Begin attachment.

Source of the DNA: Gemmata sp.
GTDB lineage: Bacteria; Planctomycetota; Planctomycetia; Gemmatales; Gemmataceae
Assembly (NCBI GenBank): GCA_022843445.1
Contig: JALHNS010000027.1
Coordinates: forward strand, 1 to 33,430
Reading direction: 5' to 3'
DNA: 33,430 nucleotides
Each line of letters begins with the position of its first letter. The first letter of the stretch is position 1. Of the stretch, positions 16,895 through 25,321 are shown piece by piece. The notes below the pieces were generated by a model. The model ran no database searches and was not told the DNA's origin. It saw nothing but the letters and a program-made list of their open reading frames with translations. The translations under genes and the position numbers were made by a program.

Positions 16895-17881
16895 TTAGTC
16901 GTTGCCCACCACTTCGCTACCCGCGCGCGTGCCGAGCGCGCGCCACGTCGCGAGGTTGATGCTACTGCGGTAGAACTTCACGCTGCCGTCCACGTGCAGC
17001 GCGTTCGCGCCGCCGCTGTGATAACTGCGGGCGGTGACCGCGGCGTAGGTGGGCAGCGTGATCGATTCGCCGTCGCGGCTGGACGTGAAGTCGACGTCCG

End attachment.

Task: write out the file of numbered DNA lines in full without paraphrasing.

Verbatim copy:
Source of the DNA: Gemmata sp.
GTDB lineage: Bacteria; Planctomycetota; Planctomycetia; Gemmatales; Gemmataceae
Assembly (NCBI GenBank): GCA_022843445.1
Contig: JALHNS010000027.1
Coordinates: forward strand, 1 to 33,430
Reading direction: 5' to 3'
DNA: 33,430 nucleotides
Each line of letters begins with the position of its first letter. The first letter of the stretch is position 1. Of the stretch, positions 16,895 through 25,321 are shown piece by piece. The notes below the pieces were generated by a model. The model ran no database searches and was not told the DNA's origin. It saw nothing but the letters and a program-made list of their open reading frames with translations. The translations under genes and the position numbers were made by a program.

Positions 16895-17881
16895 TTAGTC
16901 GTTGCCCACCACTTCGCTACCCGCGCGCGTGCCGAGCGCGCGCCACGTCGCGAGGTTGATGCTACTGCGGTAGAACTTCACGCTGCCGTCCACGTGCAGC
17001 GCGTTCGCGCCGCCGCTGTGATAACTGCGGGCGGTGACCGCGGCGTAGGTGGGCAGCGTGATCGATTCGCCGTCGCGGCTGGACGTGAAGTCGACGTCCG